• the concerns about the pandemic from people with SCI,
  • case studies with SCI who have contracted COVID-19, and
  • impacts of nationwide lockdowns due to COVID-19.

NASCIC additionally highlights preliminary best-practices people with SCI can take to stay safe and healthy (physically, mentally, and emotionally) as they live through the pandemic. Research involving COVID-19 and its effect on the community are on-going and NASCIC hopes that this report will help bring awareness and open doors for further conversation and advocacy about the concerns/needs of the SCI community to researchers, policy makers, healthcare providers, and other stakeholders with interest in spinal injury. This report and take-home points will be updated as new, peer-reviewed evidence becomes available.

Based on the review presented of the evidence available at the time of publishing, it is fair to say that so far, the SCI community does not necessarily experience more severe symptoms and mortality if COVID-19 is contracted compared to the rest of the population.

However, due to the SCI community’s need for personal care, they do face an added risk in being exposed to the virus. Personal care attendants may not be able to socially distance themselves when assisting individuals, and thus create an added risk in transmitting or contracting the virus. This added risk can be reduced through appropriate usage of personal protective equipment (PPE). Hand washing and personal safety with PPE are an absolute priority, as it can help lower risk of spread. Lastly, like everyone experiencing the pandemic, mental and emotional health are impacted. Hence, it is a great time to virtually connect with one’s family and friends and find new support groups online to help cope with isolation.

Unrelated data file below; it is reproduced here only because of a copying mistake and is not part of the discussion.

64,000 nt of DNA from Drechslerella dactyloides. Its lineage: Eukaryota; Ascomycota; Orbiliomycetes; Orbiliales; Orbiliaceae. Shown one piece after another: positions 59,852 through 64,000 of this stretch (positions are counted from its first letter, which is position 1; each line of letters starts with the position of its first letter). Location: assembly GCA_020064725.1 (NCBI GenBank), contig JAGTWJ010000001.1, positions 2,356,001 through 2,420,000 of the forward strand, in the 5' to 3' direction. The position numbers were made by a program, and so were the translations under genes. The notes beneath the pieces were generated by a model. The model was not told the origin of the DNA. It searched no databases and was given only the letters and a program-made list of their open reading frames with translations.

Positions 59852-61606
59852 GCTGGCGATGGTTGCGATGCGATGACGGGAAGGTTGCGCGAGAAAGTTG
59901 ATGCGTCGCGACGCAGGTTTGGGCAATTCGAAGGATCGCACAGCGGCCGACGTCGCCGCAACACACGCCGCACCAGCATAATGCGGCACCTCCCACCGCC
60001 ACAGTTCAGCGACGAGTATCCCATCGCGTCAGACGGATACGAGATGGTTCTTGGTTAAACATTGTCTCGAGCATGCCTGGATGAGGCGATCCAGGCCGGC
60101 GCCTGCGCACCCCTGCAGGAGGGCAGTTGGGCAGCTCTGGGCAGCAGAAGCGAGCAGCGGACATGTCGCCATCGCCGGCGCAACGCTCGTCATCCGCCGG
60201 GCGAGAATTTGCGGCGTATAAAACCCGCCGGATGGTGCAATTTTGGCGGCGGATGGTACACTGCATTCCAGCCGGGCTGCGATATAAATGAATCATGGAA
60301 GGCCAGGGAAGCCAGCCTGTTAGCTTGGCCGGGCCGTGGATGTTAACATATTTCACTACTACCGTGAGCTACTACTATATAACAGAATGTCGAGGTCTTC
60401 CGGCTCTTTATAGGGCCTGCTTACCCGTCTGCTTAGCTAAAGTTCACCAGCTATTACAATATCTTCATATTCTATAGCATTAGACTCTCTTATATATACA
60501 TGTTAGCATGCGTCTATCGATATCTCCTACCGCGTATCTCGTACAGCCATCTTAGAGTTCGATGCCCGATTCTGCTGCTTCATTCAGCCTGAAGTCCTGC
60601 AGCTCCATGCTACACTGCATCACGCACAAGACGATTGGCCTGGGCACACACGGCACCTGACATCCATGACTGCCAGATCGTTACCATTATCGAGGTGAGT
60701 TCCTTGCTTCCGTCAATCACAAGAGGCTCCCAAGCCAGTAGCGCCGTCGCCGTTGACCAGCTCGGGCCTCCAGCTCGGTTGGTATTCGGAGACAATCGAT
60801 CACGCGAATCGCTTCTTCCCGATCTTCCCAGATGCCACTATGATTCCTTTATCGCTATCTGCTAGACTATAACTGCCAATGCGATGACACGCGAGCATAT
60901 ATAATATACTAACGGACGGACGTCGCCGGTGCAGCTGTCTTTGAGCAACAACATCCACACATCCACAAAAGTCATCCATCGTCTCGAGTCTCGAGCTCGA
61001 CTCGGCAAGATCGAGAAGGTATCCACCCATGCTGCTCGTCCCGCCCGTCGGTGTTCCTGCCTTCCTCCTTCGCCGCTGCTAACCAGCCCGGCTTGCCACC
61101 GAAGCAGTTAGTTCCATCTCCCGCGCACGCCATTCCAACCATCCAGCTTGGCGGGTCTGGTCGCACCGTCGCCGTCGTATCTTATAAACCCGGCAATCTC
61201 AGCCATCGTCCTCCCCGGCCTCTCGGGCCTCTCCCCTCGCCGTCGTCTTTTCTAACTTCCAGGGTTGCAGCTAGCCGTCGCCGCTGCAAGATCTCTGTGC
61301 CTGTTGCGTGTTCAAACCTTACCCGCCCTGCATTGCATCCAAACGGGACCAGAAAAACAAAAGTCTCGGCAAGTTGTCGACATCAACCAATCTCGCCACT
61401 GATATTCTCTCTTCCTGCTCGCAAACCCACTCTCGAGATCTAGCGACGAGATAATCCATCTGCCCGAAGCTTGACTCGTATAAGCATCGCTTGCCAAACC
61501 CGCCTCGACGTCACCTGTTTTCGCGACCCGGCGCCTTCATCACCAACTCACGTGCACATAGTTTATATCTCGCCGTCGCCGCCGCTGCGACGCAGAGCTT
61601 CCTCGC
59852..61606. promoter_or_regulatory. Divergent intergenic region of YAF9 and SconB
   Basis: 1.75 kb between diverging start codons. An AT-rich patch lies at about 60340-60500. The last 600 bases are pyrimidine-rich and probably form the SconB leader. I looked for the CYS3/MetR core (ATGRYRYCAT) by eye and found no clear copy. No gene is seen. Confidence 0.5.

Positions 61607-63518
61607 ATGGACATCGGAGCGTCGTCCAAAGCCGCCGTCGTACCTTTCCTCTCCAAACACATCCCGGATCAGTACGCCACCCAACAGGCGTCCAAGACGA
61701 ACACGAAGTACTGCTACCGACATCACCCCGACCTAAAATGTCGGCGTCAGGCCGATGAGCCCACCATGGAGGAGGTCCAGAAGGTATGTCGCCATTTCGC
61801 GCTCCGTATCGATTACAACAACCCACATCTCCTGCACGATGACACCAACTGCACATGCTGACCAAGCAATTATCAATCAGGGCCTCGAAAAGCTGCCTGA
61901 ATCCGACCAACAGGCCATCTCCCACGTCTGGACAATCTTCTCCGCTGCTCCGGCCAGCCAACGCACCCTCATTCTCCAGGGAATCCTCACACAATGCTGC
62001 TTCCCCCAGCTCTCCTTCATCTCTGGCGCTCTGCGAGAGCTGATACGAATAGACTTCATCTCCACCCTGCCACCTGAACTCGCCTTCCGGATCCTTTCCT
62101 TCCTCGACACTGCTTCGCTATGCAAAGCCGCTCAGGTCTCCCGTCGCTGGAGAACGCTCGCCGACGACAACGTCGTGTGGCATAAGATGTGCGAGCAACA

Further conversation and continuous advocacy for the SCI community is NASCIC’s focus during this unprecedented time. NASCIC encourages meaningful engagement and further education as we endure this pandemic. We look forward to sharing the results of ongoing and future studies that are being conducted that address the impact of COVID-19 on the SCI community.”

North American Spinal Cord Injury Consortium, Evidence Related to COVID-19 in People Living With Spinal Injury. Niagara Falls, NY. 2020.

Outcomes of coronavirus disease 2019 in patients with neuromyelitis optica and associated disorders

Many individuals with rare neuroimmune disorders may be concerned about their risk of COVID-19 and whether they are at higher risk of severe disease than those without a rare neuroimmune disorder. Louapre and colleagues conducted a study with those with neuromyelitis optica spectrum disorders (NMOSD) and MOG antibody disease (MOGAD) who had a confirmed diagnosis of COVID-19 or a highly suspected diagnosis of COVID-19. They included 15 patients from 11 centers in France.